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The launch of the Library of Catholic thought is also the launch of the third edition of the Jerome Biblical Commentary, the most significant Catholic commentary on the whole Bible in the English language. Its publication warmly endorsed by Pope Francis himself – digitally exclusive to Theology and Religion Online provides an up-to-date Catholic commentary on scripture with topical articles focusing on the Bible in the Life of the Church and offering diverse perspectives.
Throughout modern history scientists have grappled with reconciling the biblical account of creation with advances in scientific understanding. Beginning with Galileo and moving to the significant impact of Charles Darwin’s evolutionary theories Catholicism responded in dynamic ways looking at how evolution can be considered within Catholic thought.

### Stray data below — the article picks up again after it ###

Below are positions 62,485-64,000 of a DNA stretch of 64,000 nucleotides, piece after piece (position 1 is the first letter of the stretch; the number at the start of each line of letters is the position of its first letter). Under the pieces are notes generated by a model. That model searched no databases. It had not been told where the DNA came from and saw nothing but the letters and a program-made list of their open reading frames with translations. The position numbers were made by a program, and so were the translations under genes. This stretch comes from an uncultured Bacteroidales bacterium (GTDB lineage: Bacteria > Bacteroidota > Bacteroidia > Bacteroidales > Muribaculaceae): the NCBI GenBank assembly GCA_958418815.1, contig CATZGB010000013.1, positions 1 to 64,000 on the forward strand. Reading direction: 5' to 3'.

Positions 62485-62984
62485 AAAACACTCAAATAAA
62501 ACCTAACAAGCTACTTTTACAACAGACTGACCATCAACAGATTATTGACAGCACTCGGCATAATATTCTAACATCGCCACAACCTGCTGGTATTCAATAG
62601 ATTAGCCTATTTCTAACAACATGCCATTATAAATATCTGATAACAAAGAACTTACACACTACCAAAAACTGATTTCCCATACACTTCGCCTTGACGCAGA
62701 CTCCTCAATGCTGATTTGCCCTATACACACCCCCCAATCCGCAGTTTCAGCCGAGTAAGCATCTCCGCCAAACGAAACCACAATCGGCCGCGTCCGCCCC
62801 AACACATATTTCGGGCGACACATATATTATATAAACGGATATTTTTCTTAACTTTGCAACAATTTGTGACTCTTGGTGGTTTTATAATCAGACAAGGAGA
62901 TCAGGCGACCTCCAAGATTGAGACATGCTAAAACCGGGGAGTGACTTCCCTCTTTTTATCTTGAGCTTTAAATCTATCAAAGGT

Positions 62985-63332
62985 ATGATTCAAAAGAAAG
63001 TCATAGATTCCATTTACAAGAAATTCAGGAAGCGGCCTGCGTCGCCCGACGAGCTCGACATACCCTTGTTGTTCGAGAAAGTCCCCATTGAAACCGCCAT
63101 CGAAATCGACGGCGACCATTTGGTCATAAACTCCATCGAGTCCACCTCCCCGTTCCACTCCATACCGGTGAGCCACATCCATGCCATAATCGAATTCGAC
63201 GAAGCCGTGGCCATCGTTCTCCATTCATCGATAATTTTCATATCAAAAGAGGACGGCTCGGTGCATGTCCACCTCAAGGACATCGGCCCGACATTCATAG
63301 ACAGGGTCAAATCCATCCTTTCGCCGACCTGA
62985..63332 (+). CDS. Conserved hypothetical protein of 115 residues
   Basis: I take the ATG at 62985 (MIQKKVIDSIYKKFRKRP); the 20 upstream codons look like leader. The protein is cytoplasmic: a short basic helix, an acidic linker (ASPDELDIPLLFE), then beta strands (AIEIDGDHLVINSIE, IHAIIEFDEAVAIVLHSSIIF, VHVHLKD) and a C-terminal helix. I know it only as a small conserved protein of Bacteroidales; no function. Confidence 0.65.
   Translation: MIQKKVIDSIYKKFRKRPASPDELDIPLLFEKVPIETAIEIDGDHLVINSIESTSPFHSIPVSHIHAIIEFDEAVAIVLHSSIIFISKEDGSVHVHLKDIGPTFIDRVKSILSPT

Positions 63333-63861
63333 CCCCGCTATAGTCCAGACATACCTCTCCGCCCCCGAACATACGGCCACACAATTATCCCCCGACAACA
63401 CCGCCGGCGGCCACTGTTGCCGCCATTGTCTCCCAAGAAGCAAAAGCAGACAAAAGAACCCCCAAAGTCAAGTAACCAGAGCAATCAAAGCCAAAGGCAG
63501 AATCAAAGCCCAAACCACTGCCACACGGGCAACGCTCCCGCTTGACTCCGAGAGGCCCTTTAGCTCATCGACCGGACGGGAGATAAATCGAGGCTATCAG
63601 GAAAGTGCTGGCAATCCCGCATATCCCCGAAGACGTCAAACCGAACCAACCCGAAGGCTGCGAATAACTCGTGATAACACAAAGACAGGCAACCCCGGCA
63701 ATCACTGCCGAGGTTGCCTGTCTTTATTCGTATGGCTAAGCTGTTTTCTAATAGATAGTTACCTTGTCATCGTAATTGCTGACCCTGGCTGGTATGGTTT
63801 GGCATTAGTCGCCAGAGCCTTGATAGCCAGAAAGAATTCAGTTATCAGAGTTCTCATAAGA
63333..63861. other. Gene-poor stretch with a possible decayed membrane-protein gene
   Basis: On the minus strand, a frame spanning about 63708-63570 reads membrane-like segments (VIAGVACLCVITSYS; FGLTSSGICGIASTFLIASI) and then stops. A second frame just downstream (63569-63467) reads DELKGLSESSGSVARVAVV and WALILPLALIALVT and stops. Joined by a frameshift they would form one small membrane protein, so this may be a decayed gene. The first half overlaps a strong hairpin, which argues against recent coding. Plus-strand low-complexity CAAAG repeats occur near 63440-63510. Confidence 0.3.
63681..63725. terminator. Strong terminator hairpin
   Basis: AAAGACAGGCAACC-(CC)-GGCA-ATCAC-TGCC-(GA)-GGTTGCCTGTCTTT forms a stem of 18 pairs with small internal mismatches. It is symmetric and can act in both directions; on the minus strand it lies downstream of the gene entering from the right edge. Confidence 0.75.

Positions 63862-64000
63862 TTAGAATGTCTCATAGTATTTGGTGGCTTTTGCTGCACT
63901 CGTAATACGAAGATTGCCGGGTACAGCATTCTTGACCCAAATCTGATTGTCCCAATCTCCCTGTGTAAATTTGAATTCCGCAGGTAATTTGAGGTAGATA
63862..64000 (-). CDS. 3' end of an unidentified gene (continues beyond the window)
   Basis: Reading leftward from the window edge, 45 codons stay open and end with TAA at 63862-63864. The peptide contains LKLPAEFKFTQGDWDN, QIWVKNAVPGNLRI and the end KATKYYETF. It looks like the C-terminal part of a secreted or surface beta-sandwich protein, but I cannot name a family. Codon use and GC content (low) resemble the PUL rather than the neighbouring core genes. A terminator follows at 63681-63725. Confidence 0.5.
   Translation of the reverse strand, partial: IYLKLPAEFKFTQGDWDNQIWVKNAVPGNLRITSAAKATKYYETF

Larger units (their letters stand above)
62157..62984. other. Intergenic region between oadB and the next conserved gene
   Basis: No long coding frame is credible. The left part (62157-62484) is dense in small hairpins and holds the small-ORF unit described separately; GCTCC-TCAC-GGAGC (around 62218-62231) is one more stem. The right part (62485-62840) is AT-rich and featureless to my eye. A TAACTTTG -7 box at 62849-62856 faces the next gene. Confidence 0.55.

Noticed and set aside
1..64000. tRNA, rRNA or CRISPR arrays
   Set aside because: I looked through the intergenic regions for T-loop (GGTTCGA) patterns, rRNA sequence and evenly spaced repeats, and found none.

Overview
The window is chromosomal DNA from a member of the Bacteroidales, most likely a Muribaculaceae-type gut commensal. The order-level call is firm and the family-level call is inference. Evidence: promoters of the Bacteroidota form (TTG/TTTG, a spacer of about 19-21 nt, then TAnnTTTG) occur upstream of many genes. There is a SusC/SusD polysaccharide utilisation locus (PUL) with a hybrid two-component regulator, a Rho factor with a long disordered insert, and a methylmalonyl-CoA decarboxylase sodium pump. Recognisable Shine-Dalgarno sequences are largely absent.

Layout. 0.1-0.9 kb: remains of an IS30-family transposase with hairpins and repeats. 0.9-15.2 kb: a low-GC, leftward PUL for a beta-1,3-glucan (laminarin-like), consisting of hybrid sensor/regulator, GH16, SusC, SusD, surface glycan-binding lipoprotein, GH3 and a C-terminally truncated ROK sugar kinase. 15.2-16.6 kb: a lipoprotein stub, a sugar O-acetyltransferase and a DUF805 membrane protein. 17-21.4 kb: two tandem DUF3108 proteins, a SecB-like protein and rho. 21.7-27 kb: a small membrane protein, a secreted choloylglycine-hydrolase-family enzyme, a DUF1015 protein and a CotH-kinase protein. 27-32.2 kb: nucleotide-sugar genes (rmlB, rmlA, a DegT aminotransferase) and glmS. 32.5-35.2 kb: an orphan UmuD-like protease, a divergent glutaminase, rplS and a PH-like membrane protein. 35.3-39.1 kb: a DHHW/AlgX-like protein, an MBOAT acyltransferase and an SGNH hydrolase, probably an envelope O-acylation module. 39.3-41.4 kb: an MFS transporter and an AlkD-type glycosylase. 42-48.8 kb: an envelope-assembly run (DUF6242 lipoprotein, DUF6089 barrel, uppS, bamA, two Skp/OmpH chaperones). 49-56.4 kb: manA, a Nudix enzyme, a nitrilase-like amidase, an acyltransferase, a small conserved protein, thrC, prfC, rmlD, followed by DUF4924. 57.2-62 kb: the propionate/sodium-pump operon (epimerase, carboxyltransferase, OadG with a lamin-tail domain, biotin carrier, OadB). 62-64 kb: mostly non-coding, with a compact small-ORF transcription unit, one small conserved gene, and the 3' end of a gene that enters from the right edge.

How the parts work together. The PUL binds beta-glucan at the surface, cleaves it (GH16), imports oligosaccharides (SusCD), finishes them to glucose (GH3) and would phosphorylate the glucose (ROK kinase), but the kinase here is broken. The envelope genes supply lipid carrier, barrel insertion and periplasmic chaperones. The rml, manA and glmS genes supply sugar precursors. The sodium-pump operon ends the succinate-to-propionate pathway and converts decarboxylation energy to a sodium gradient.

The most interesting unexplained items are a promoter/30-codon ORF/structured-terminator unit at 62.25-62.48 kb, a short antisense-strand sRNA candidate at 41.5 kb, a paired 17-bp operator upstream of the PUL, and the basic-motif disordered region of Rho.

Ecological concerns are at the forefront of many peoples’ minds, and have formed a major part of Pope Francis’ pontificate, as outlined in his encyclical Laudato Si. Pope Francis interacted with the latest scientific thinking in order to present his bold vision of theological interconnectedness that calls Catholics to action in the care of humanity’s ‘common home’.
The Library of Catholic Thought features a specially selected image exhibition gallery from the Metropolitan Museum of Art, which provides an overview of the history and visual culture of Roman Catholicism. The images focus on depictions of key figures and places in Catholic history, such as the Evangelist Saint Luke or Saint Bridget of Sweden, liturgical items, reliquaries and changing artistic depictions over time. You can explore this rich and diverse collection by browsing the image gallery or through our dedicated timeline.
Former member of the Pontifical Biblical Commission and Chair of the Oxford Theology Faculty, Dom Henry Wansbrough’s The Use and Abuse of the Bible offers a rich and sometimes problematic history of biblical interpretation from the use of the Old Testament by the New Testament writers to the role of the Bible in the Israel/Palestine conflict.
In modern times the relationship between Catholicism and world religions has become more important given the diverse nature of modern culture. Since the Second Vatican Council the Church has taken a more open stance on other religions, celebrating elements that these faiths have in common whilst also being mindful of their differences.